One of the Witch's magickal tools is a besom, or broom. It actually is more than a tool, it is a hard-working cleaner and protector, a sacred helper for ritual. Before circle casting, ritual or spell casting, the besom is used to sweep negative energies away. In case you were wondering, witches do not use their brooms for transportation. (I do enjoy the sight, though, in that scene from the movie "Hocus Pocus" where the three sister witches jump on their broom, mop, and vacuum cleaner!!)
Here are some old beliefs, stories and facts about the besom:
When you move to a new house, leave the old broom behind...you will not have good luck if you bring the old broom with you.
Make a wish when you use a new broom for the first time...the wish will come true.
If you drop a broom, make a wish before picking it up.
Jump over a broom nine times to be married within a year.
Swing a broom over your head outside to bring rain.
Your broom will act as a lightning rod if you place it on the porch during a thunderstorm.
To keep the evil eye away at night while you sleep, place a small broom under your pillow.
To protect your house, place a broom on the ground in front of the door, or hang two crossed brooms on a wall.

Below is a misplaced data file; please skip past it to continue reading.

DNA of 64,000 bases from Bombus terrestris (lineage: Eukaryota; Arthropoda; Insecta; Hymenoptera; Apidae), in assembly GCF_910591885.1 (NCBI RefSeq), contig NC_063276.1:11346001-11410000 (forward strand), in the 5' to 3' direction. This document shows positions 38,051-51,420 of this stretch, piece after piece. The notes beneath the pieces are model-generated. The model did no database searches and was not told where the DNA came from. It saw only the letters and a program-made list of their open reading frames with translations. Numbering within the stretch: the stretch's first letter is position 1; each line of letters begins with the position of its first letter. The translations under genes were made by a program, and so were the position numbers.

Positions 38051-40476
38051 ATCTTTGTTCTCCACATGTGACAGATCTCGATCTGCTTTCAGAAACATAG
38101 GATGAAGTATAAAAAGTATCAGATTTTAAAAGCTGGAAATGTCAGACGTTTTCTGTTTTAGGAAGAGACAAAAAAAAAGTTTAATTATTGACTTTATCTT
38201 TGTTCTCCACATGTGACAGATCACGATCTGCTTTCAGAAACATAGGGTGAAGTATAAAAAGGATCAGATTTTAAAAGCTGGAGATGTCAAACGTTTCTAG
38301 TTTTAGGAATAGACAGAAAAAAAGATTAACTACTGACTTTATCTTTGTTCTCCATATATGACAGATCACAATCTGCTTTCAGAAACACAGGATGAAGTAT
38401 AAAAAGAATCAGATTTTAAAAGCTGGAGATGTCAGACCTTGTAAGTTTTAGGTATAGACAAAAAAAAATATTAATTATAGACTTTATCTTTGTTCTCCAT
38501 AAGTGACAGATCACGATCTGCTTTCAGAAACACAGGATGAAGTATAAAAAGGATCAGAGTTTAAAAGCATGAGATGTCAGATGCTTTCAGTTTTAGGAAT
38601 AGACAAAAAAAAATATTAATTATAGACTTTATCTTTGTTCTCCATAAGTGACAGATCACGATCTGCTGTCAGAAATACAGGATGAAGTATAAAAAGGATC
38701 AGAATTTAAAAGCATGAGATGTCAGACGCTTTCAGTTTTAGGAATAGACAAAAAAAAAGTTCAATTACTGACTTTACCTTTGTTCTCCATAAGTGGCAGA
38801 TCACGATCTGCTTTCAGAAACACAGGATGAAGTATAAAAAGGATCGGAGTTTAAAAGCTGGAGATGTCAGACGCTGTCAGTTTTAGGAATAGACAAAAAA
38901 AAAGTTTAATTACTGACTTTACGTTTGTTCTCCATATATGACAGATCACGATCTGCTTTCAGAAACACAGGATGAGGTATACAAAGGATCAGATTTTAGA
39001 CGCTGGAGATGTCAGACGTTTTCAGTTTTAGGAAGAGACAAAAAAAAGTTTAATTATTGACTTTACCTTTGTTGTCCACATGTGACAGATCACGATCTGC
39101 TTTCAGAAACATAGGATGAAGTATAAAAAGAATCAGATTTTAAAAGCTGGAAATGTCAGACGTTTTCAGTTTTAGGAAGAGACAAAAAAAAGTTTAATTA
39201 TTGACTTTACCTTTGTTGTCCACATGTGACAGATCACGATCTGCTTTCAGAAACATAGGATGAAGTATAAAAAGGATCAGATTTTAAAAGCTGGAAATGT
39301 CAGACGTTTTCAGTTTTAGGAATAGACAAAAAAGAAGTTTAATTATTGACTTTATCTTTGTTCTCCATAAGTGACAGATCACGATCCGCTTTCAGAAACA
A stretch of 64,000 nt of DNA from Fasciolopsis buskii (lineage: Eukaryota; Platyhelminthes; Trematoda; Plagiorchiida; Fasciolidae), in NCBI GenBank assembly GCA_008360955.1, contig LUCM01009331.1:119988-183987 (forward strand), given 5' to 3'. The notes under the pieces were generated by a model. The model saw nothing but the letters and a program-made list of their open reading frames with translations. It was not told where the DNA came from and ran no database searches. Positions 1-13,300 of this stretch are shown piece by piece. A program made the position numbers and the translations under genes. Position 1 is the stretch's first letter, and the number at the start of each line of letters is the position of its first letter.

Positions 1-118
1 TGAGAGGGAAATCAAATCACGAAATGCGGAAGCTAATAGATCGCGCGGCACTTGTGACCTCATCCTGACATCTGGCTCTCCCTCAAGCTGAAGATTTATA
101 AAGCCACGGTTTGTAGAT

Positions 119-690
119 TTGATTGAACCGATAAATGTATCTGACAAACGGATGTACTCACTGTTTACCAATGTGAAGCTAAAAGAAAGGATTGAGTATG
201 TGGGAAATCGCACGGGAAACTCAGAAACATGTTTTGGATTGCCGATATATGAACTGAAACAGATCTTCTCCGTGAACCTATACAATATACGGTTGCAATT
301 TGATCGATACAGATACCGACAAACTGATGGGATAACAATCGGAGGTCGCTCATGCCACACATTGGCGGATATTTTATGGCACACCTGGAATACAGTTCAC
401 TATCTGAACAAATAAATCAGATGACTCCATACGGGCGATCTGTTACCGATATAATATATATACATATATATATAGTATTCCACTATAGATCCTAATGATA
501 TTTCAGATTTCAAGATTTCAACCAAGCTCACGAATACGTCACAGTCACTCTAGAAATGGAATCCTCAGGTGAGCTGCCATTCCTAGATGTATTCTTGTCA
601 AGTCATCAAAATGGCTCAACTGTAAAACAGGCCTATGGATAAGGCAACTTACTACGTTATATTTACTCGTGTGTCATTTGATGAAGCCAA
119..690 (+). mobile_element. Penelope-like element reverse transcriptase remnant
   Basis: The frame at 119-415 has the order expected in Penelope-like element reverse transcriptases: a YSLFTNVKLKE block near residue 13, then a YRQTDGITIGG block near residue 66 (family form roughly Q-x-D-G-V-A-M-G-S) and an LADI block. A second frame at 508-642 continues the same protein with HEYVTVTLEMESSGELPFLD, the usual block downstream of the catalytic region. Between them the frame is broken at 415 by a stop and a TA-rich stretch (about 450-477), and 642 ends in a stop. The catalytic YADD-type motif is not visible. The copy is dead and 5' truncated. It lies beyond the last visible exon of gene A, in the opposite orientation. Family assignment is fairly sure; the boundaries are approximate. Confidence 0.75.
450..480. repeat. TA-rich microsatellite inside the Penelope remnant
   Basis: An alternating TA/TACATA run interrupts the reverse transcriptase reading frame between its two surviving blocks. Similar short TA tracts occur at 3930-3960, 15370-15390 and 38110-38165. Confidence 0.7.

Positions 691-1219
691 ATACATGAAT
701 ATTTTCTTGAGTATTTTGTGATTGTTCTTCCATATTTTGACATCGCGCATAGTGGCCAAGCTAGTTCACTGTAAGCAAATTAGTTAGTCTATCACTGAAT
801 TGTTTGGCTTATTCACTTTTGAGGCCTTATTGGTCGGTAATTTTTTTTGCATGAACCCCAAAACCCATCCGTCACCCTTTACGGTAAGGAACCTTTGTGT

Another way to guard your home: take two needles, make an equal-armed cross with them, and place this cross in a broom....place the broom behind a door.
Stepping over a broomstick will prevent ghosts from haunting you.
Hang a broom on your bedroom door to prevent nightmares.
Use a new broom to sweep something into the house, before using it to sweep dirt out. If you do not, your luck will go out the door.
Do not sweep floors at night...this will prevent good fortune.
Sweep towards the fireplace. If you do not have a fireplace, sweep in any direction except towards the front door, which will remove your luck.
When you stand your broom in a corner, put it bristles up, handle on the floor. This will keep the luck from running out of the broom.
These adages and more can be found in Scott Cunningham's The Magical Household, published by Llewellyn.
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